Chris Rivest and SunPrint, a low-cost fabrication method for producing solar cells.
Today, MIT's Technology Review magazine reveals their 2010 list of the world's top innovators under the age of 35. They were chosen because their work—spanning medicine, computing, communications, nanotechnology, and more— was chosen for the immense change they are affecting in the world.
Chris Rivest, 28, was chosen for SunPrint, a technology that lowers the cost of solar cell production from $2 per watt to under $.50 per watt, absolutely necessary if solar power will ever fully displace coal and natural gas. The process, originally developed by Xerox for ink-jets, is called acoustic printing— a sound wave is focused onto a pool of ink, which causes droplets to spatter onto the surface of the print media. This (mystical) process is extremely precise, which reduces the need for expensive tools and materials or further processing. Read more.
The 2010 Humanitarian of the Year, David Kobia, age 32, has written web software that helps communities communicate in disaster situations, using crowdsourcing as a means of gathering firsthand information and reports, where traditional news media would not be comprehensive and fast. The project, entitled Ushahidi, was born out of the riots that followed Kenya's 2007 presidential election, and gives users a way to "share information and shape political opinion, guide rescuers, or pool resources." Since it's initiation, the program has been used to monitor Sudanese elections, document violence in Gaza, track the BP oil spill and assist with Haiti earthquake relief. Read more about his work here.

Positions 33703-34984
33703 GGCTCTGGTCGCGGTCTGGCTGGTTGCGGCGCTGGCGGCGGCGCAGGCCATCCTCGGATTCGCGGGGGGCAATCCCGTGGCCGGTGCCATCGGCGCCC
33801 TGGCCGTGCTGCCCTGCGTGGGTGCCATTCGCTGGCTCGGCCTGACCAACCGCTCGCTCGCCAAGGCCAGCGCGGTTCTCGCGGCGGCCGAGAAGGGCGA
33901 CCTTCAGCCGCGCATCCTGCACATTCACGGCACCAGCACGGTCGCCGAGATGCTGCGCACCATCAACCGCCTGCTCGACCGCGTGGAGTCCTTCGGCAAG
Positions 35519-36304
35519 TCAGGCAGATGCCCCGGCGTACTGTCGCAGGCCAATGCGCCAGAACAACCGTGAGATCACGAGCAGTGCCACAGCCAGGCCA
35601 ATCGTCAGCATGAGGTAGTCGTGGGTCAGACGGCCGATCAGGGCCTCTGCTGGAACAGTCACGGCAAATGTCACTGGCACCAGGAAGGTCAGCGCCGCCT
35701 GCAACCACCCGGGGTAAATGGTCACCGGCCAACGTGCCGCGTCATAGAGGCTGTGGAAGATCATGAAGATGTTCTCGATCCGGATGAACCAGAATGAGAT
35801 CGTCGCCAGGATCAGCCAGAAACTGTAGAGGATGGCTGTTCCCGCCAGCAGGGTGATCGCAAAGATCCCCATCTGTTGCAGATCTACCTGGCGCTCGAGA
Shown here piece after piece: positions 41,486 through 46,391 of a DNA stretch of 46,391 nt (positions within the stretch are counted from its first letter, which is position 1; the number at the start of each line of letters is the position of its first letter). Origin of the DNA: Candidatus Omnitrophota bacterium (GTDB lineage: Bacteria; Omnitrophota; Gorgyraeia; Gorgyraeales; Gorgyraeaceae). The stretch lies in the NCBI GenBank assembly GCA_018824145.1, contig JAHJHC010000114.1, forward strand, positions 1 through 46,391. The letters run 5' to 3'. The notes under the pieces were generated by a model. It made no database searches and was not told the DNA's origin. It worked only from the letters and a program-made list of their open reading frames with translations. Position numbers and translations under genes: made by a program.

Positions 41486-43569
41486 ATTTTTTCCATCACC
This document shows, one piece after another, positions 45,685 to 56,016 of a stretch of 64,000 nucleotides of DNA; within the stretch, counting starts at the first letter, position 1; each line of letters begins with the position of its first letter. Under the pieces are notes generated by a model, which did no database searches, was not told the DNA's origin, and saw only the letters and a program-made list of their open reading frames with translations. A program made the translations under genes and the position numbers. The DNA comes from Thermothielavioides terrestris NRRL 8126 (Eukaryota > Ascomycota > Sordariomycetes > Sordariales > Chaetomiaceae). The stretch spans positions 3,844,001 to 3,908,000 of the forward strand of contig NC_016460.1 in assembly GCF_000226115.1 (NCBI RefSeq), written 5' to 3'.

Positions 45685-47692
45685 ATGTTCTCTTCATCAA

Danah Boyd, a 32-year-old a social network ethnographer, was honored for asking tough questions about social media—about privacy or race, for instance—and pursuing the answer. She helps industry greats like Google write their social media policies, hoping to eventually guide the industry and its regulators to a set of mutually acceptable rules, ensuring that people can control what happens to their personal data after it has been shared. Read more or watch TR's short video spot on Danah here.
For more of our top, young innovators, visit the full list.